The debilitating affect of asthma on physical and mental health is captured in a new study which found that three out of five adults with the condition experience depressive symptoms.
One in five were also left unable to work due to poor health, according to the research commissioned by the Asthma Society of Ireland, drug maker Novartis, and University College Cork.
Lead researcher Dr Mary Hughes said the inability to work had a significant impact on productivity. Previous studies have shown loss of productivity in the workforce and at school due to asthma-related illness is 12 days per adult, and 10 days per child per year.
Health Service Executive figures show the cost to the exchequer per hospital admission is €2,737.
Dr Hughes said their findings also showed the percentage of asthma sufferers experiencing depressive symptoms was far higher than the general population based on a comparison with the 2007 Survey on Lifestyle and Attitude to Nutrition (SLÁN).
“SLÁN found 6% of the population experienced depression. Our research found 61% of adults with asthma experienced depressive symptoms. We are wondering why this is the case and we are certainly interested in investigating further,” she said.
SLÁN’s findings relate to those diagnosed with major depression. The new study also reveals that four in five adults felt their physical health was limited as a result of their asthma; 6% admitted to feeling depressed “most of the time”; 10% felt “much more limited” in comparison to others their age; more than half (54%) said they “felt despair” over their health at some stage. In addition, 9% revealed that sleep was the daily activity they felt was most interfered with.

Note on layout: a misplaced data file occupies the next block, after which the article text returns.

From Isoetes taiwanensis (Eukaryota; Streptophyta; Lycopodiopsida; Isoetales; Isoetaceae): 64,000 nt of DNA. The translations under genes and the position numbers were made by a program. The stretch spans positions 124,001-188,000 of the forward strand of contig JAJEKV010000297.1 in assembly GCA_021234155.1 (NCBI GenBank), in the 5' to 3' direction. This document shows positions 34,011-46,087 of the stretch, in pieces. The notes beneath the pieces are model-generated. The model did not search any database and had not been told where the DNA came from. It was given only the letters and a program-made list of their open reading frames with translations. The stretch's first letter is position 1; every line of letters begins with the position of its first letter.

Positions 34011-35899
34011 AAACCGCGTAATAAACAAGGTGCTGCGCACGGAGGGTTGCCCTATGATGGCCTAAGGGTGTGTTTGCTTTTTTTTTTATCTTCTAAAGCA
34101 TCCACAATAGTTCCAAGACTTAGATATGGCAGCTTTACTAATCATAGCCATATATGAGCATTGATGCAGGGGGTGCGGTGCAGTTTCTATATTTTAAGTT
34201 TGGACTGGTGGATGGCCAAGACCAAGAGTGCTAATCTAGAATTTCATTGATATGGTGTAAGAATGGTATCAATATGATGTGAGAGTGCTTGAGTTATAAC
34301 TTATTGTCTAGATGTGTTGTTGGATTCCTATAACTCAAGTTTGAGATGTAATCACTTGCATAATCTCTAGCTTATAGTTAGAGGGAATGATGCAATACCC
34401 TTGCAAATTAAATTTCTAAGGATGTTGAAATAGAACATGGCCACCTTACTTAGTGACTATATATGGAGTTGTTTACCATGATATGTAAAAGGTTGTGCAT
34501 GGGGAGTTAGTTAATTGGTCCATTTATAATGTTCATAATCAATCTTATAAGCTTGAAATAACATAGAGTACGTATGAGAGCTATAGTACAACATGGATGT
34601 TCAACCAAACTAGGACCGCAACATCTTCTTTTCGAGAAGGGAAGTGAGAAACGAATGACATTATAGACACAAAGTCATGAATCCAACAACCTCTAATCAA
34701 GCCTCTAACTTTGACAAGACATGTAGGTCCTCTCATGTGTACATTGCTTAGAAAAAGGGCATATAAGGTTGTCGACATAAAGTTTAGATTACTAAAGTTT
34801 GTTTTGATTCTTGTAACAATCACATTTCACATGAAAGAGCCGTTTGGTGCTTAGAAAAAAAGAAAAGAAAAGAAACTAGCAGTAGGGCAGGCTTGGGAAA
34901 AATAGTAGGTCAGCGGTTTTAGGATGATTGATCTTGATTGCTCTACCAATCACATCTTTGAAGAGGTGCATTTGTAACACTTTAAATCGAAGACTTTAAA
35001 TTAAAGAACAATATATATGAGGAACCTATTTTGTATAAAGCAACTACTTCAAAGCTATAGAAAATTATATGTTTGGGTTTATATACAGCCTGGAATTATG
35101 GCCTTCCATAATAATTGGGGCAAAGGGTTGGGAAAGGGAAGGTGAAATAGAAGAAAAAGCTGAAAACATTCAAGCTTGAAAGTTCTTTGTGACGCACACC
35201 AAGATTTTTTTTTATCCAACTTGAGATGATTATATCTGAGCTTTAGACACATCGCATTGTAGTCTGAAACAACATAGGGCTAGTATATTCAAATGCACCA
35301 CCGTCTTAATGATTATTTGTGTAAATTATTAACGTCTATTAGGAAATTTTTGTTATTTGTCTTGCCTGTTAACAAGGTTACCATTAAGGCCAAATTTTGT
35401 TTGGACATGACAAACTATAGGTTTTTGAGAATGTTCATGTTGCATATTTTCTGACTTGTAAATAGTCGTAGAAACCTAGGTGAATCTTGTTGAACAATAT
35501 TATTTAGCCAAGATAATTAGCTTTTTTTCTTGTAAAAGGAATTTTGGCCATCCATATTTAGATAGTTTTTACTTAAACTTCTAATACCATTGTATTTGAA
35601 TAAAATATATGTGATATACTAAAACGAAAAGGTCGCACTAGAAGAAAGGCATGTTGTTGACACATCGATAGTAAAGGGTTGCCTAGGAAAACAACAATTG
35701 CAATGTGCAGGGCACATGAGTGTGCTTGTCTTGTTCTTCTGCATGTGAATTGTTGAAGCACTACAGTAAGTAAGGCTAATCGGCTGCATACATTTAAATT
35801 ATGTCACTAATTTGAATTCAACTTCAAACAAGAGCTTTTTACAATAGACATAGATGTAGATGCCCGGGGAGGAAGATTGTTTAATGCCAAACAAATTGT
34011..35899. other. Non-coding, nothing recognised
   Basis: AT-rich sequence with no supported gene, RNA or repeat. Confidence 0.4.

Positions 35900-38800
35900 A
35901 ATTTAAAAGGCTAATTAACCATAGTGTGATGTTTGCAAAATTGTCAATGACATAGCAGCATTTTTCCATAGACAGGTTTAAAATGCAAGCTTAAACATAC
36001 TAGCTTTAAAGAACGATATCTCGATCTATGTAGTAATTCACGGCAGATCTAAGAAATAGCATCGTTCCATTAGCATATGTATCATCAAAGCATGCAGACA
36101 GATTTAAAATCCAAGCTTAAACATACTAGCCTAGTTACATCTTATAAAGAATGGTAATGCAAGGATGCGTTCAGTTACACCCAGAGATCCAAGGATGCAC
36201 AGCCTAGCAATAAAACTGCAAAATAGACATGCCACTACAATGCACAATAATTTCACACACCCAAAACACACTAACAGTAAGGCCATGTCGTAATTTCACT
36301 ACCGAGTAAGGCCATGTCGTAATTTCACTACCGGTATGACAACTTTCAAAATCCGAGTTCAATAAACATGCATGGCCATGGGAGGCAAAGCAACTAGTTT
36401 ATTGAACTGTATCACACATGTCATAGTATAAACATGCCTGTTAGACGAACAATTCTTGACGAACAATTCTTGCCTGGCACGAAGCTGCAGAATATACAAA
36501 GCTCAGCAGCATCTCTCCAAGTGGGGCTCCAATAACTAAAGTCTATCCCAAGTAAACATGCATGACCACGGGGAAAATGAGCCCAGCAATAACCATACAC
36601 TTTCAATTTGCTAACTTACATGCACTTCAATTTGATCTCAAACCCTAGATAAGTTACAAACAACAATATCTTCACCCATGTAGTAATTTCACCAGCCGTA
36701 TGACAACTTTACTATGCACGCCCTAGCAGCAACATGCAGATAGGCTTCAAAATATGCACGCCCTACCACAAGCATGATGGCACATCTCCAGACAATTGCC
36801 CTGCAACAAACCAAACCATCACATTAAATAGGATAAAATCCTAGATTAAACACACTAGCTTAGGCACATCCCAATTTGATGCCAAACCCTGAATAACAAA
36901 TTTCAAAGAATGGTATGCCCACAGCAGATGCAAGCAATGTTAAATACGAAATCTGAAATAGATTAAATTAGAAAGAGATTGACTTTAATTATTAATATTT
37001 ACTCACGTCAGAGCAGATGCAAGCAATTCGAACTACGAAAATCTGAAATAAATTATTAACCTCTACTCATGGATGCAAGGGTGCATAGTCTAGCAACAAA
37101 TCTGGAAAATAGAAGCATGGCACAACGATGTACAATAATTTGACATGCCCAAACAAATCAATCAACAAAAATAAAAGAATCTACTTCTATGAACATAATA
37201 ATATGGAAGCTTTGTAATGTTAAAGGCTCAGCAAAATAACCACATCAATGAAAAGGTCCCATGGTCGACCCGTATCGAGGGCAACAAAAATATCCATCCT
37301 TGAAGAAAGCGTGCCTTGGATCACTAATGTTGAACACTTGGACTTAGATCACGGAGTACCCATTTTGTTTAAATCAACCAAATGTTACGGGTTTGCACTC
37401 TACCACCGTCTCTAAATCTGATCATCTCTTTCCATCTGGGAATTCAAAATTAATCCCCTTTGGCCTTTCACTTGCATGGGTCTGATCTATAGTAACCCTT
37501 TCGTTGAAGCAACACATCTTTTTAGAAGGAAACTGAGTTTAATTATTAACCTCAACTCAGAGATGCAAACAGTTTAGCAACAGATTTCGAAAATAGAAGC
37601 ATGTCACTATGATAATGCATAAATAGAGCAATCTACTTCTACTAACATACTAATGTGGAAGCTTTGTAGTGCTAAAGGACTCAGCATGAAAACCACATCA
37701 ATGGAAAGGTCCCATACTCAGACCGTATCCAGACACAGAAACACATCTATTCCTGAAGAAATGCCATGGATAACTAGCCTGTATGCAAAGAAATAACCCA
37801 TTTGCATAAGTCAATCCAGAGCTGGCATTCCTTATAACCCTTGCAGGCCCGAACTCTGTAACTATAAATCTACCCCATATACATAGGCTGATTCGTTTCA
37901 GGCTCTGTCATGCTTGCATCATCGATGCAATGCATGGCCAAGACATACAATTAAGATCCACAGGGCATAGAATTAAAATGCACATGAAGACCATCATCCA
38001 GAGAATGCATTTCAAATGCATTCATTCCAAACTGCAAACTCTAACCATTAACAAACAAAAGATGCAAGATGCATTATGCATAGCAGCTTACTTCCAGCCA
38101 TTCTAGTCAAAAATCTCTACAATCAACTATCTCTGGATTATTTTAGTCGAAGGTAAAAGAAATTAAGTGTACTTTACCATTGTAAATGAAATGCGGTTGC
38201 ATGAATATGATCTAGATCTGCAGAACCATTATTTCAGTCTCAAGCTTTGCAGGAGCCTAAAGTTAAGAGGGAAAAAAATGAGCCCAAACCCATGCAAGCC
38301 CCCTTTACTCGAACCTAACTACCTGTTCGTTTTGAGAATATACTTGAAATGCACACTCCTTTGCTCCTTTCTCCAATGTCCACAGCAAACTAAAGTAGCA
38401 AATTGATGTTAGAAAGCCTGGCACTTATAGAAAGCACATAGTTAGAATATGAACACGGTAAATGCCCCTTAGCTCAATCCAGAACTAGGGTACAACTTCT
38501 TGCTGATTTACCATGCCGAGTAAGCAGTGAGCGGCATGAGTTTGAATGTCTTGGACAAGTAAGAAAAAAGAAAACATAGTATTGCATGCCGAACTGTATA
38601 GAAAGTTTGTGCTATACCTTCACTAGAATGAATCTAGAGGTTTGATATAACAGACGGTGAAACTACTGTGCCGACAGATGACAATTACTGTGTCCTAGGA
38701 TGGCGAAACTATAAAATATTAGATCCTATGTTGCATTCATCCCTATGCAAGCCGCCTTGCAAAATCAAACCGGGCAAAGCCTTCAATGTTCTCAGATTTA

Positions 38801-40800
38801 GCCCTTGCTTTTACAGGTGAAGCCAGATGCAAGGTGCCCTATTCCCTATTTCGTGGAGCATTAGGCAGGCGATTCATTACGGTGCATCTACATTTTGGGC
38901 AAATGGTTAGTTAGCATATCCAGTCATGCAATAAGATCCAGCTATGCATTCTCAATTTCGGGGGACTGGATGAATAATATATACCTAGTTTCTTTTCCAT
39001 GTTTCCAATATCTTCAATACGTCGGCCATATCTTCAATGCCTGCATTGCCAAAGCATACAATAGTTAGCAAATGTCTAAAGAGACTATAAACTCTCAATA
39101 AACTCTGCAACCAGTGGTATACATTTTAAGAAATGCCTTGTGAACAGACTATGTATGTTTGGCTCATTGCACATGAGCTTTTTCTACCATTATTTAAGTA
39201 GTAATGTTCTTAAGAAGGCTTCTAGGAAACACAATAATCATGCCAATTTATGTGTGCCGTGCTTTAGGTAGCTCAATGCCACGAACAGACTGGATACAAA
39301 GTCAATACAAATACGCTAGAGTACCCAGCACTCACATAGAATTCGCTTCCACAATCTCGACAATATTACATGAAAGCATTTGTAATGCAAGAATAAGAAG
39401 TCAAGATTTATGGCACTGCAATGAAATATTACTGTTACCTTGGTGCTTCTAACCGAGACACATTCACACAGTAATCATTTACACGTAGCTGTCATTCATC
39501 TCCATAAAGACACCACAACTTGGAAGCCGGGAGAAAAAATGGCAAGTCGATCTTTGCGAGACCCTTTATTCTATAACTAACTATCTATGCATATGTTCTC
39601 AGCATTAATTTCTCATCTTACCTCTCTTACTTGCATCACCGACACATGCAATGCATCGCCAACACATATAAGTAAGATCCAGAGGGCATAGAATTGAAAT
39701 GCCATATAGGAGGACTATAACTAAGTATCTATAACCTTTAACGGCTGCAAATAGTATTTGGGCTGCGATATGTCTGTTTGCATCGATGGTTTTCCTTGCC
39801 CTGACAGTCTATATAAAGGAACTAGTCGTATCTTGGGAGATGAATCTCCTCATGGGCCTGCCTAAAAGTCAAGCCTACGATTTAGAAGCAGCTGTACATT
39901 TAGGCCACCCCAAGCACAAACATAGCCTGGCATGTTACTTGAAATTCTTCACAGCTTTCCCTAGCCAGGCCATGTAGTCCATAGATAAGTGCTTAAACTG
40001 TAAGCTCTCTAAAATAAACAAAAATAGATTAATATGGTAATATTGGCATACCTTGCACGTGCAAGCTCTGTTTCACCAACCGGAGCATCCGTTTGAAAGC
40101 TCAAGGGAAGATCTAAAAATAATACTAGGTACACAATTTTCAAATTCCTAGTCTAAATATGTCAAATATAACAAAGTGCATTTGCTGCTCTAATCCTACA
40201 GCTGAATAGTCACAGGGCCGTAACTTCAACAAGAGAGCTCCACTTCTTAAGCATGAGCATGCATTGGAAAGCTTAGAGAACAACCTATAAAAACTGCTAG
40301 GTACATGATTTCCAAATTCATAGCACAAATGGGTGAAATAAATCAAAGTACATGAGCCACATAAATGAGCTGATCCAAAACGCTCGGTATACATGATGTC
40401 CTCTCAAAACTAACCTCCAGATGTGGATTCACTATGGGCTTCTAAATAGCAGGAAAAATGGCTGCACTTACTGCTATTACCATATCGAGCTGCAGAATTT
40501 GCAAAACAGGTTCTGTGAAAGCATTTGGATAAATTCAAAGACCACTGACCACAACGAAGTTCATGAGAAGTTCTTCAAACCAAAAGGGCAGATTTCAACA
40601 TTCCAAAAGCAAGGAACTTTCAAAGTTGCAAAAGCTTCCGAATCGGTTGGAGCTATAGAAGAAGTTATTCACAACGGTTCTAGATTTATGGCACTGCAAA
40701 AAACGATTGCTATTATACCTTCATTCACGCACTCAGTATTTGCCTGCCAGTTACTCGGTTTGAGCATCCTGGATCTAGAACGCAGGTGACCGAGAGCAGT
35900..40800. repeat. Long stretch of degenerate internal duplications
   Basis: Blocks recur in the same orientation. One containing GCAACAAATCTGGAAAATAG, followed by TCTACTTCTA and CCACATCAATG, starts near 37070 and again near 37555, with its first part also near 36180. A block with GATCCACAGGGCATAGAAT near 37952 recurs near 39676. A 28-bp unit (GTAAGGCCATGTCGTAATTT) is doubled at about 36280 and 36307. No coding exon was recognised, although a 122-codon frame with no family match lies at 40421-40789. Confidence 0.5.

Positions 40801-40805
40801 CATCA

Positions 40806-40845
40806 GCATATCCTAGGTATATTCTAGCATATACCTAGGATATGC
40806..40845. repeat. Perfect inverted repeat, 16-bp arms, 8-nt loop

David Hevey, associate professor in psychology at Trinity College Dublin, said there were many psychological challenges associated with living with asthma including a sense of shame.
“Asthma is associated with elevated rates of clinical depression, clinical anxiety, and panic; indeed asthma patients have twice the rate of suicide mortality than those without asthma,” said Dr Hevey.
He said it also restricted ability to perform activities of daily living, that “fear of becoming breathless may lead to avoidance of activities and social isolation”. It was “critically important that individuals receive sufficient formal and informal support” he said.
The level of support promised under the National Programme for Asthma has a long way to go, according to Asthma Society of Ireland’s CEO Sharon Cosgrove: “The main thing that has happened to date is the extension of free GP care to under sixes which entitles them to a structured cycle of care.”
The care includes an initial consultation at age two and a number of subsequent reviews. However there had been little movement, Ms Cosgrove said, on the roll-out of an integrated care programme linking care of asthma patients in hospital with their care in the community.
The programme was due for rollout at James Connolly Hospital in Dublin and in Mullingar, but Ms Cosgrove said they were still awaiting the appointment of specialist nurses.
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